It starts like the common cold: You have a runny nose and a slight fever. After a few days, the coughing starts—and it seems like it will never stop. The Chinese call it ‘the cough of 100 days.’

Pertussis, also known as whooping cough, is a highly contagious upper respiratory infection marked by severe coughing spasms that continue intermittently for weeks. The spasms can be so violent that they cause vomiting. “I even had one patient who herniated a disc during a coughing fit,” says Dr. Gina Marusic, a pediatrician with SSM Pediatrics at Sunset Hills.

Pertussis outbreaks occur periodically, and there currently seem to be more cases than usual in the St. Louis area, Marusic says. “We get a couple of calls a week from parents who are concerned because their child’s school has a reported case,” she says. Children who share a classroom or close contact with an infected classmate may be exposed, although children in other classes who don’t have any interactions with the sick child are unlikely to be infected.

“The danger group for developing severe disease from pertussis is children less than a year old,” says Dr. Dennis O’Connor, a pediatric infectious disease specialist with Saint Louis University and SSM Cardinal Glennon Children’s Medical Center.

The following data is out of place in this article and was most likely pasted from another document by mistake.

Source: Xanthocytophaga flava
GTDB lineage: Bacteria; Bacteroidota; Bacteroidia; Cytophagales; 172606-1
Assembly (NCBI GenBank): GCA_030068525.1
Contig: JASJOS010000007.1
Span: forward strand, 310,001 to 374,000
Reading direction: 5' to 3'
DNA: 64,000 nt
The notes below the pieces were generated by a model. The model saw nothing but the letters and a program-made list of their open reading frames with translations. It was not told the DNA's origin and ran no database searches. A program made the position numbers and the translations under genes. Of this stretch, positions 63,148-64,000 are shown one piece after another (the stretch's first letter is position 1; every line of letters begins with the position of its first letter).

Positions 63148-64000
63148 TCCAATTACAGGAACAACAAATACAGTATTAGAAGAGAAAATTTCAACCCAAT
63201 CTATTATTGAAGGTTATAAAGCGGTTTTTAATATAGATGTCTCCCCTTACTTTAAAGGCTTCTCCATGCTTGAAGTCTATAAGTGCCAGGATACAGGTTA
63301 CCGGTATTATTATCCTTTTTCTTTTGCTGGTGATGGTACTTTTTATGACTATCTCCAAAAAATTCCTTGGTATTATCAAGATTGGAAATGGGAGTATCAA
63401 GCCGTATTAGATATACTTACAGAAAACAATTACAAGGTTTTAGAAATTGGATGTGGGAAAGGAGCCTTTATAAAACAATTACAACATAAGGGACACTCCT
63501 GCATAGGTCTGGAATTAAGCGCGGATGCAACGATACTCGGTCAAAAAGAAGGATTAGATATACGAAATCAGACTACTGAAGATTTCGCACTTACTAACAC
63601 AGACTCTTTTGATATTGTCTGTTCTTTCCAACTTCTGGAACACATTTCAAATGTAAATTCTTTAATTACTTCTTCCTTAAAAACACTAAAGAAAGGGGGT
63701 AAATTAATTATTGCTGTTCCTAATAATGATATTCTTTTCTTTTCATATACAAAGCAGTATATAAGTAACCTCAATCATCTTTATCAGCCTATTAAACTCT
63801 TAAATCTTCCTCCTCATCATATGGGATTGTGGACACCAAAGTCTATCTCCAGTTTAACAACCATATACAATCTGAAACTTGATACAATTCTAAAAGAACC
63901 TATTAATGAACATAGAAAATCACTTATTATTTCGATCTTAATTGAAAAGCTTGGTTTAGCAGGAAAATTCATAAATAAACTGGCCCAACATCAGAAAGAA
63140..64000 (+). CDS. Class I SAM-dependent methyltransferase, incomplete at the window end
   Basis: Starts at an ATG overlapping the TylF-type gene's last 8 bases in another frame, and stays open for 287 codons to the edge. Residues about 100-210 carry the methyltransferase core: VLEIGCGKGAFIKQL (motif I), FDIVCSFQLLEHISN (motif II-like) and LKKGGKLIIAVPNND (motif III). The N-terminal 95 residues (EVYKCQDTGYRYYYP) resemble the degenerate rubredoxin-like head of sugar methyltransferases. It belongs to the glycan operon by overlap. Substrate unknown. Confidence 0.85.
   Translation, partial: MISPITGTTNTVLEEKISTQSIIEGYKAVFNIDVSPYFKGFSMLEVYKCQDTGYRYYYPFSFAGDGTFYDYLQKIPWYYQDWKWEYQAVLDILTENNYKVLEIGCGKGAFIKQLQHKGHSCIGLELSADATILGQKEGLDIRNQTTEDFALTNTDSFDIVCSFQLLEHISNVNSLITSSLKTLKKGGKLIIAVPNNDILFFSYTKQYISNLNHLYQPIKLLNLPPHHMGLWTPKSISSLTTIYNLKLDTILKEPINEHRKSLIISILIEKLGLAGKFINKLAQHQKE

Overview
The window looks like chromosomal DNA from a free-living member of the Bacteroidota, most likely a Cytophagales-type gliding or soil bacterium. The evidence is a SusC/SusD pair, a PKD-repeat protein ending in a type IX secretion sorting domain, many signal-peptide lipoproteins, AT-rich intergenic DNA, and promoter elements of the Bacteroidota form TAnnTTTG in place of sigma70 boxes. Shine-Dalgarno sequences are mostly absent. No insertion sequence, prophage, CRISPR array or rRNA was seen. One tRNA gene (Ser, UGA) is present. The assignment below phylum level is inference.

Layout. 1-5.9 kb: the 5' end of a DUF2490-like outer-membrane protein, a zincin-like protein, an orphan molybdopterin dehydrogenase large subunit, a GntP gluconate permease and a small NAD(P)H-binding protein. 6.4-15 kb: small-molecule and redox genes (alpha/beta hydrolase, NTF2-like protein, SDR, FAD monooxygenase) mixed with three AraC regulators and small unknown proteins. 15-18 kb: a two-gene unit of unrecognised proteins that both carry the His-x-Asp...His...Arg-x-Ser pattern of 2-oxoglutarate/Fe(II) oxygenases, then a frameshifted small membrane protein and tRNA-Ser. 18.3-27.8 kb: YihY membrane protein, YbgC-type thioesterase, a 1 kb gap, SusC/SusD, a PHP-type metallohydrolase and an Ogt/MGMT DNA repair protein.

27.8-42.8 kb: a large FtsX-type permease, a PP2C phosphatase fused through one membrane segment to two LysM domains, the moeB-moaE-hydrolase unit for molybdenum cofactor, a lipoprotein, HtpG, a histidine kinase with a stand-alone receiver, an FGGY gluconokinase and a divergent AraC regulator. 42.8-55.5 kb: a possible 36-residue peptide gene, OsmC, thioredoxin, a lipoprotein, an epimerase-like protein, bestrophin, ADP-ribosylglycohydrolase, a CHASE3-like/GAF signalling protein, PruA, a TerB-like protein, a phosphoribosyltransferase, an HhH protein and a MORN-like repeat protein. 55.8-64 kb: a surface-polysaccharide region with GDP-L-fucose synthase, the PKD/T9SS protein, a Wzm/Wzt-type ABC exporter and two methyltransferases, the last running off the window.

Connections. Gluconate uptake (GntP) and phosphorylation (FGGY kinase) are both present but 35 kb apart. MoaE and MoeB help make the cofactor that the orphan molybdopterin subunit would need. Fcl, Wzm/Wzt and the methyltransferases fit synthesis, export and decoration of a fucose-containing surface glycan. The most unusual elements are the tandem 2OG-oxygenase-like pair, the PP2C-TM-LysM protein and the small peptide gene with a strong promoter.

The pertussis vaccine is typically administered as part of the DTaP combination vaccine, which also protects against tetanus and diphtheria. The U.S. Centers for Disease Control and Prevention recommend the vaccine at ages 2, 4 and 6 months, between 15 and 18 months, and again between 4 to 6 years of age. A booster is recommended between the ages of 10 and 12.

“Most older children, teens and adults who get whooping cough were vaccinated earlier in their life and end up with a milder case, as a result,” O’Connor says. “The whooping sound that’s characteristic of pertussis occurs when the coughing paroxysm lasts for a while and the patient finally takes a deep, whooping inhale. However, you don’t hear this sound in all cases, and babies aren’t strong enough to do it.”

Marusic says, “Just like the immunization, the immunity one develops from actually having the pertussis illness eventually wanes. You cannot get lifelong immunity from the pertussis illness or the pertussis immunization.”

For this reason, Marusic says, it’s important to continue to receive the pertussis booster “regardless if you have the illness, in order to have the best protection against the disease and help prevent the spread of pertussis to infants,” she notes.

Treatment usually involves a course of antibiotics, although by the time the disease is diagnosed, the medication may not change the length or severity of the disease. It may, however, help prevent the spread of infection to others.

“If you have a child who has pertussis, and your other children begin to develop cold-like symptoms, starting the treatment right away may help decrease the severity,” O’Connor notes, adding that any cough that lasts two weeks should be evaluated by a physician.